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OPINION: Stars in their own movies [2]



OPINION: Buhari’s presidency at Nigeria’s expense [1]

IT would appear that because of the All Progressives Congress [APC] regime, Nigerians have been led to make a pact with troubles. And the troubles come in quick succession. Truth be told, the troubles with our country are not the exclusive makings of the ruling party. No. This country has been a victim of missed opportunities, visionless leaderships, thieving political and governing elite, power mongers, cynical followership and now creeping state capture. All these features have been apparent since 1960.

The problem, however, is that in less than seven years, the President, Maj-Gen. Muhammadu Buhari and the APC, have contrived to make all these troubling features which have been besetting Nigeria even worse. Before our eyes we have seen promises broken by the regime without batting an eyelid; appointments made without regards to our diversity; a people, the Igbo, repeatedly profiled by the sitting President of the country; the full force of the armed forces unleashed on the Igbo to contain their ‘rebellion’; virtually allowed lethally armed non state actors, read Fulani Militia who have been ‘deodorized’ with the name of Fulani herdsmen, to roam the land, occupy forests, seize our highways, rape our mothers, sisters and daughters and murder our fathers, brothers and sons and take us as hostages for ransom; told to cede our ancestral lands to the invaders if we desire peace; and to treat certified killers as good neighbours and brothers. Never in the chequered history of Nigeria have things been this bad. Yet those in charge tell us at every turn that we are fortunate that they are ruling us.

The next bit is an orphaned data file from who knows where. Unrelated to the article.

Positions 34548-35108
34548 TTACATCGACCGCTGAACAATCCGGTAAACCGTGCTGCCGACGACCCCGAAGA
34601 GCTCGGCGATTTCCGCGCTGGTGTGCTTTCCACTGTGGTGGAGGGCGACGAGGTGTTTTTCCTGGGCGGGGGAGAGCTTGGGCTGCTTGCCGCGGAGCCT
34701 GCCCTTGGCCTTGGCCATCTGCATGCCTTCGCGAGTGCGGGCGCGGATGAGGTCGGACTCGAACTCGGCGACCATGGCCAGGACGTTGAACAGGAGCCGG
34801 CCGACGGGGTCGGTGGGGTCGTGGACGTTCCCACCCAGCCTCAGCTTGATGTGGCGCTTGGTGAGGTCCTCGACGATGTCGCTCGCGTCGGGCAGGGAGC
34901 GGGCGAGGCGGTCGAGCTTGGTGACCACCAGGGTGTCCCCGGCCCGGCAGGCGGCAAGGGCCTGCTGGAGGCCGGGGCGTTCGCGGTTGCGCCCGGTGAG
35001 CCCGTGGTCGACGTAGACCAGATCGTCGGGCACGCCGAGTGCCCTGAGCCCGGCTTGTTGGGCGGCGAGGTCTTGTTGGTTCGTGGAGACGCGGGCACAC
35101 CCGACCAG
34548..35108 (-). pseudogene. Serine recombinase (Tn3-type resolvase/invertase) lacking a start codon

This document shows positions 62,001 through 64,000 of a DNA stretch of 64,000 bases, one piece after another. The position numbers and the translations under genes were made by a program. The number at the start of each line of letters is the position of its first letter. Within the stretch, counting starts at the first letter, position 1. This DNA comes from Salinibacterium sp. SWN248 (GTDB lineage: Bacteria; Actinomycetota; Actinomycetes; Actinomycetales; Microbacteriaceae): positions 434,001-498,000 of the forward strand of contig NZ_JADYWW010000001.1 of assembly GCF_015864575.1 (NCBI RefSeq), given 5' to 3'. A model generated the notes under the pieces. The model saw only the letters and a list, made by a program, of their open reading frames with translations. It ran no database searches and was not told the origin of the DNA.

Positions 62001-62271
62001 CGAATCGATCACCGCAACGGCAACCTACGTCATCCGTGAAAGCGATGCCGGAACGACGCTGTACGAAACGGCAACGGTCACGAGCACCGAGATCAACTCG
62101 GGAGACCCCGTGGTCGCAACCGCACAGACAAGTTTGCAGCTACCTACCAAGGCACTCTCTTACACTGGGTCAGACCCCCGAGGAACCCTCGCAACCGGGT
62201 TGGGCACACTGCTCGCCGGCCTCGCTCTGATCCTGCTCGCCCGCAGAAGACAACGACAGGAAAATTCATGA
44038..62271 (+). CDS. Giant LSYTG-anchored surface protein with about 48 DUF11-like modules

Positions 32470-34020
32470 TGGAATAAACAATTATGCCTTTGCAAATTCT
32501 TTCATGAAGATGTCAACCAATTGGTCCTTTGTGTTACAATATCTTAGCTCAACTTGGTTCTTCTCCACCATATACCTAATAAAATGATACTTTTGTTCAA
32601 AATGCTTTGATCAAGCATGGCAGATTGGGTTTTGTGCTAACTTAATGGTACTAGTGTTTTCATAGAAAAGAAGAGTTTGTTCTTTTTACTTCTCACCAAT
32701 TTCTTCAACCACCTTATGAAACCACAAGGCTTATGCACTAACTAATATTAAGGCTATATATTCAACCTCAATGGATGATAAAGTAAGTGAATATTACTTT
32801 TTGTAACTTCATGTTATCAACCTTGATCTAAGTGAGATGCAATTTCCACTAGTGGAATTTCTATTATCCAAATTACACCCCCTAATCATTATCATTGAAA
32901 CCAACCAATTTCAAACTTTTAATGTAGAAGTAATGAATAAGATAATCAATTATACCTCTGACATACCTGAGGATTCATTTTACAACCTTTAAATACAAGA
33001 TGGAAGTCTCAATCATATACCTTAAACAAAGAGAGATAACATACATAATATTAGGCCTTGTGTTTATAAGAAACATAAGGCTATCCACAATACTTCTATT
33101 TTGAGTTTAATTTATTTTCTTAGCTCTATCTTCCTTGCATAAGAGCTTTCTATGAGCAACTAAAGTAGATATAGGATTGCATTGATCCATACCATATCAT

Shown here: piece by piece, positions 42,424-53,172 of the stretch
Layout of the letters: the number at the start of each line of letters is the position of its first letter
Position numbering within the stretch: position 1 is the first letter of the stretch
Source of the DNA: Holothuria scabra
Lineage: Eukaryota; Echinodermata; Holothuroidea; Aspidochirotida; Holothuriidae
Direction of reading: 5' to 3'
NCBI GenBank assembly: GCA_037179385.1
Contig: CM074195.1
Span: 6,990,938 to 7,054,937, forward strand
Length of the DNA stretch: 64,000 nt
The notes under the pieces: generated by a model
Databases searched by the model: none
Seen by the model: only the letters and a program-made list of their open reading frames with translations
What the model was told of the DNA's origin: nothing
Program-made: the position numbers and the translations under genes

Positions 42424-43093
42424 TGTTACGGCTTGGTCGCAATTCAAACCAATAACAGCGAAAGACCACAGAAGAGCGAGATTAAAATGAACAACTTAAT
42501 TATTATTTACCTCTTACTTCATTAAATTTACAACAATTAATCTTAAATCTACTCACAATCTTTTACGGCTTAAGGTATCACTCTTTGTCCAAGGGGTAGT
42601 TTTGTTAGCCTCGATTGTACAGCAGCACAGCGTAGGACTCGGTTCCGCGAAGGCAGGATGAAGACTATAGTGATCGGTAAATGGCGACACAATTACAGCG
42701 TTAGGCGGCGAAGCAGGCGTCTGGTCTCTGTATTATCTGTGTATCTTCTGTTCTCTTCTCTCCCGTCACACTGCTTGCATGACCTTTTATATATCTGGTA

The spokespersons of this regime wont stop telling us that we would only appreciate how much Buhari has done for Nigeria when he leaves office in 2023. Ironically, the man at the top, in rare moments of sober reflection and candour, confesses that he fears that history and Nigerians would be harsh on him in the fullness of time. The judgement of history is inescapable especially in the face of the many promises of this regime in 2014 and 2015, and its underwhelming deliveries. Almost everything APC inherited in 2015, it has made worse in under seven years. And there is no indication yet that things would get better in 2023, the expected terminal date of the Buhari regime. Insecurity was bad in 2015, it is worse in 2022 and may yet deteriorate further in 2023. National unity was tentative in 2015, it has for all intents and purposes, broken down almost irretrievably. In 2015, the armed forces were deployed for active duty in about half of the states of the country but in 2022 troops are in active combat or aggressive pacification duties in virtually all the states of the country orchestrating Operation Python Dance, Operation Crocodile Smile and the like. For much of 2021, the military checkpoint in Ihiala, Anambra state which is a boundary town with Mgbidi in Imo state shuts down the economy of the Igbo nation. In the course of that year, probably up till now, the soldiers routinely made sure that passengers disembarked from vehicles approaching that checkpoint, walked across on foot while raising their hands in surrender. Even the aged and the physically challenged and the infirm were not exempted. The driver would pick up the passengers on the other side of the checkpoint to continue the journey. The traffic snarl this causes is better imagined than experienced. But the more troubling issue was that that checkpoint was completely shut to vehicular and human traffic reportedly from 8PM – 5AM every day. Vehicles, particularly trucks laden with goods, would line up from Ihiala back to Okija and beyond and from that same notorious checkpoint to Uli and towards Mgbidi. So for about 10 hours every day, the economy of Ndigbo and indeed of other Nigerians would be at standstill. I may be wrong but I do not think that there is any other part of Nigeria including places where terrorists are having free reign and occupying territories and hoisting their Islamist flags and collecting taxes, where this scotch earth operation is being practiced. The military checkpoint in Ihiala is a constant reminder, if any genuine Igbo needs to be reminded, that the Biafra-Nigeria civil war which started in 1967 did not actually end in 1970. The abuse, the trauma, the humiliation and sometimes the brutalization for alleged infractions of the draconian rules of the military men and women should be left to the imagination.